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Published on February 5th, 2015 | by Dr. Jimmy Wall

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Journalism is Dying in the Gutter

It’s time we accepted the truth. Much like privacy, journalism is dead, too. I’m not joking. It has actually been dead for a while. Well, not literally dead. There is still some good journalism out there, but it’s difficult to come by — a lot of noise is suffocating it.

It’s more like journalism is lying in the gutter, slowly bleeding out. But it’s not the loss of blood that is killing it. It’s the alcohol. Journalism is drinking itself to death, like a homeless alcoholic that has given up on life. Everyone walks by, complaining about its body lying there, drunk, bleeding everywhere, but no one lifts a damn finger to help.

Is this coming from a journalist? A disgruntled one, maybe?

You bet.

If there is something I’ve been the most passionate about throughout my life it is writing and journalism. But it wasn’t until I studied the profession at an academic level and got the opportunity to proudly call myself a journalist that I understood how messed up this profession is at the moment.

My first experience was that I got the impression a lot of journalists seemed a bit paranoid, as if someone was hunting them, like they did with witches back in the old days. But the imagined witch-hunters aren’t governments or disgruntled people that had been exposed. They are other journalists.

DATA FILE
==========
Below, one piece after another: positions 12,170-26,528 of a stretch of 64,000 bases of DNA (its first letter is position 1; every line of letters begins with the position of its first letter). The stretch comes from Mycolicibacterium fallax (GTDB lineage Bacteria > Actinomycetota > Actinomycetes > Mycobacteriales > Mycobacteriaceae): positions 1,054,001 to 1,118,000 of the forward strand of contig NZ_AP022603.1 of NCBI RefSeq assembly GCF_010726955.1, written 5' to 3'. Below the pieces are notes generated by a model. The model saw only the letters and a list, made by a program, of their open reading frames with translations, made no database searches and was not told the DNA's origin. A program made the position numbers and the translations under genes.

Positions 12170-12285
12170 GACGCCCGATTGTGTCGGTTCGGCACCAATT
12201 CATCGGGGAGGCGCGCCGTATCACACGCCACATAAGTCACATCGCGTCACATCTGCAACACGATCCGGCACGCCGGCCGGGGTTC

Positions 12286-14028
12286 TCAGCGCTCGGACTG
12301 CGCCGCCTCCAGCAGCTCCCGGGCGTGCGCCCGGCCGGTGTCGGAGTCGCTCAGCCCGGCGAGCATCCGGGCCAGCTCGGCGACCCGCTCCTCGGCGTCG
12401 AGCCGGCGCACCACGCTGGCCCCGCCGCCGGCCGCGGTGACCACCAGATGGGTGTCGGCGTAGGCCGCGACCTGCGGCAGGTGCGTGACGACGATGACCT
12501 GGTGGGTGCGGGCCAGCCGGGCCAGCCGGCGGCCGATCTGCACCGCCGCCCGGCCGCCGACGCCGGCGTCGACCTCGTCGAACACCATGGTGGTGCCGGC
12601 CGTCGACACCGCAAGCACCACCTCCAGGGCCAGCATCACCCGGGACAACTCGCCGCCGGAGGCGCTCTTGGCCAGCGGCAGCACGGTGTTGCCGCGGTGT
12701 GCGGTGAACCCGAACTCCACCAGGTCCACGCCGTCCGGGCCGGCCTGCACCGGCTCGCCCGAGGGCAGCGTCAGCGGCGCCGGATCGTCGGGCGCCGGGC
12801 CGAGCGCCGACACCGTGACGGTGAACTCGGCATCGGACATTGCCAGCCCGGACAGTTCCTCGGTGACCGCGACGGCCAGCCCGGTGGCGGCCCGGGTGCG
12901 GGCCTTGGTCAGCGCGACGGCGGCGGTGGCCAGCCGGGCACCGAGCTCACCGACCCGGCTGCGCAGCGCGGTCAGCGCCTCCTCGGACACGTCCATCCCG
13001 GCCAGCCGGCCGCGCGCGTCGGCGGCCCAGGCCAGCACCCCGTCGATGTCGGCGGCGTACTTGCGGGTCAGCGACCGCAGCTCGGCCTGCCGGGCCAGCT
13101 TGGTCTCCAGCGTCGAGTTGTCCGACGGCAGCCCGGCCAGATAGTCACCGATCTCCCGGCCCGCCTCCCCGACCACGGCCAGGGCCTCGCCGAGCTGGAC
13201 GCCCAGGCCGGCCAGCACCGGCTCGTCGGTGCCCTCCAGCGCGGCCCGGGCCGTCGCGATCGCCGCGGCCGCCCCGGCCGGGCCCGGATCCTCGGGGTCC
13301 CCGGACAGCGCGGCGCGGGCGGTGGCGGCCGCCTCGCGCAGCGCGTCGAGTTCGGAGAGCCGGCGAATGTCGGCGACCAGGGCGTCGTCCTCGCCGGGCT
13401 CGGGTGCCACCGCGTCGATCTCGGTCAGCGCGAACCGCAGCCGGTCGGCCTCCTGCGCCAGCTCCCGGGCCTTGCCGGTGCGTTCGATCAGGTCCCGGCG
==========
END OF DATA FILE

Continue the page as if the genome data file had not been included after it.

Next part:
How ridiculous is that? A profession that is dependent on networking to often avoid its peers like the plague.

The idea of the curious journalist that is keen on a chat with whoever seems more like a myth to me now. I’ve tried to network with other journalists, but very few seem interested, as there are only a handful I keep in regular contact with.

Of course, I don’t deny being a bit weird, so there might be a reason some prefer to avoid me like the plague.

Meh…

Then I noticed how much journalists loved to complain about their work. Don’t get me started on those who seemingly enjoy to brag about quitting being a journalist. Sure, I might sound like the former person right now, complaining about journalism, but it’s because I want change — I don’t want journalism to die.

I’m still a bit inclined to hear more stories from those who’ve decided to leave the field — as I can’t think of any other profession where it has become some kind of weird rite of passage to write a long column about why you’re throwing in the towel.